25 posts tagged "Elizabeth Taylor"
Cristóbal Balenciaga reputedly made only three journeys afield in his lifetime and certainly never traveled anywhere as far-flung as Asia. However, forty-odd years after his passing, the house of Balenciaga, with Alexander Wang at the helm, staged its own intrepid China expedition, bringing forty-eight archive pieces to Beijing.
Handpicked by Wang, the selection from Cristóbal Balenciaga’s Parisian years (1937 to 1968) highlighted the key pieces in his oeuvre. “I think it would be doing an injustice for everybody not to see it,” Wang explained. Enshrined at the center of the exhibition, therefore, was the famous Infanta dress (1949), which shows the unremitting influence of Balenciaga’s Spanish heritage on his work; the Babydoll dress of 1958; and the famed wedding dress from his last collection presented in 1967.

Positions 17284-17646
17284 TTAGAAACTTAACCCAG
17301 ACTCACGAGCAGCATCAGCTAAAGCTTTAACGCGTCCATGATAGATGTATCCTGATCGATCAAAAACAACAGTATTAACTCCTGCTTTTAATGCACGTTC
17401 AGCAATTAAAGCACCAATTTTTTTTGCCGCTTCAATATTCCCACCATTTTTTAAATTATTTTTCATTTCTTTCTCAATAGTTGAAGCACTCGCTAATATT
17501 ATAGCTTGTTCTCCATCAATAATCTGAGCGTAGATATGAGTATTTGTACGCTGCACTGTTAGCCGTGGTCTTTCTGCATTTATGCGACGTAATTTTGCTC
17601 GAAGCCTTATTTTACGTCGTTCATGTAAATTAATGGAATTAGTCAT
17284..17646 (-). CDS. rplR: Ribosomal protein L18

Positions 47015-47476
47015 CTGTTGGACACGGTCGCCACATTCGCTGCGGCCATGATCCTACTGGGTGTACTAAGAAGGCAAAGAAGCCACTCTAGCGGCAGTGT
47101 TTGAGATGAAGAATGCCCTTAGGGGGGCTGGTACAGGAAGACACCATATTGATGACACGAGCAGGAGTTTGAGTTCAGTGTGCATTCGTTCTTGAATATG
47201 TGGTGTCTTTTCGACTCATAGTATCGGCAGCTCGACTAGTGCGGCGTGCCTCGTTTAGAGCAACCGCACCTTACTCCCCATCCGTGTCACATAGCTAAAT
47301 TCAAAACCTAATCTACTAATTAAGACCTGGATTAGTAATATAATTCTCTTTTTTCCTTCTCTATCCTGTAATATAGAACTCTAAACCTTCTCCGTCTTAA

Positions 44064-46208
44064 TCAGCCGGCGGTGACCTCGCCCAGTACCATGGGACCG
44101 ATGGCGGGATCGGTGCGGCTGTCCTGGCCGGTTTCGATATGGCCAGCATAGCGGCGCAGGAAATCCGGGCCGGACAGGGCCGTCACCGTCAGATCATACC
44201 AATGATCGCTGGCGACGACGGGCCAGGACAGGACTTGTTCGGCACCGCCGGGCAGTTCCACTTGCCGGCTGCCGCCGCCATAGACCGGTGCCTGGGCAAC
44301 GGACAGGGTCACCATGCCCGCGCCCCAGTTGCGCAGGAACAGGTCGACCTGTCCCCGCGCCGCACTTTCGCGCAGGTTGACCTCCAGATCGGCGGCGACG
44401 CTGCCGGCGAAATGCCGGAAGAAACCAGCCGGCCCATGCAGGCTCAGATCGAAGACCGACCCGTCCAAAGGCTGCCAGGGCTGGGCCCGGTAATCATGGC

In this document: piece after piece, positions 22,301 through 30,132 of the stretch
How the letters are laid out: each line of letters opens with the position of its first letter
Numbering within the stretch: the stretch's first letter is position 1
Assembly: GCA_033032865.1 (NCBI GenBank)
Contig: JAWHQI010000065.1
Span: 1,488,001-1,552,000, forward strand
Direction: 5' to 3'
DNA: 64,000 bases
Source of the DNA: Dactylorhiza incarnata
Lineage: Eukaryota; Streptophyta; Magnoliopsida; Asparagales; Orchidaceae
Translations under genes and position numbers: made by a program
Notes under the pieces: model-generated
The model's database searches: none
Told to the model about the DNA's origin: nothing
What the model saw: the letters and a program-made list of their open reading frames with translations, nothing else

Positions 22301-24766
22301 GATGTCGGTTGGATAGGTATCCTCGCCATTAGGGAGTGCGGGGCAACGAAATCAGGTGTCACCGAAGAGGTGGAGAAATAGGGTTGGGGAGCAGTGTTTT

Though he epitomized that old world of couture, Balenciaga was the greatest pioneer of them all. Blockbuster pieces aside, the Fishnet dress (1964), an overlay of net upon a black sheath inspired by the fishermen in his hometown of Getaria, and a reversible fur-lined silk-nylon coat (1959) were just a few examples of the utterly modern. A little-known fact about the famously reticent designer was his penchant for filming his presentations in the last decade of his career, and the videos provided illuminating glimpses of “the master of us all” at work. A suit worn by Marlene Dietrich in the 1950s and the Sari dress, a design owned by Ava Gardner, Elizabeth Taylor, and Dodie Rosekrans, also served as a reminder of his legendary clientele.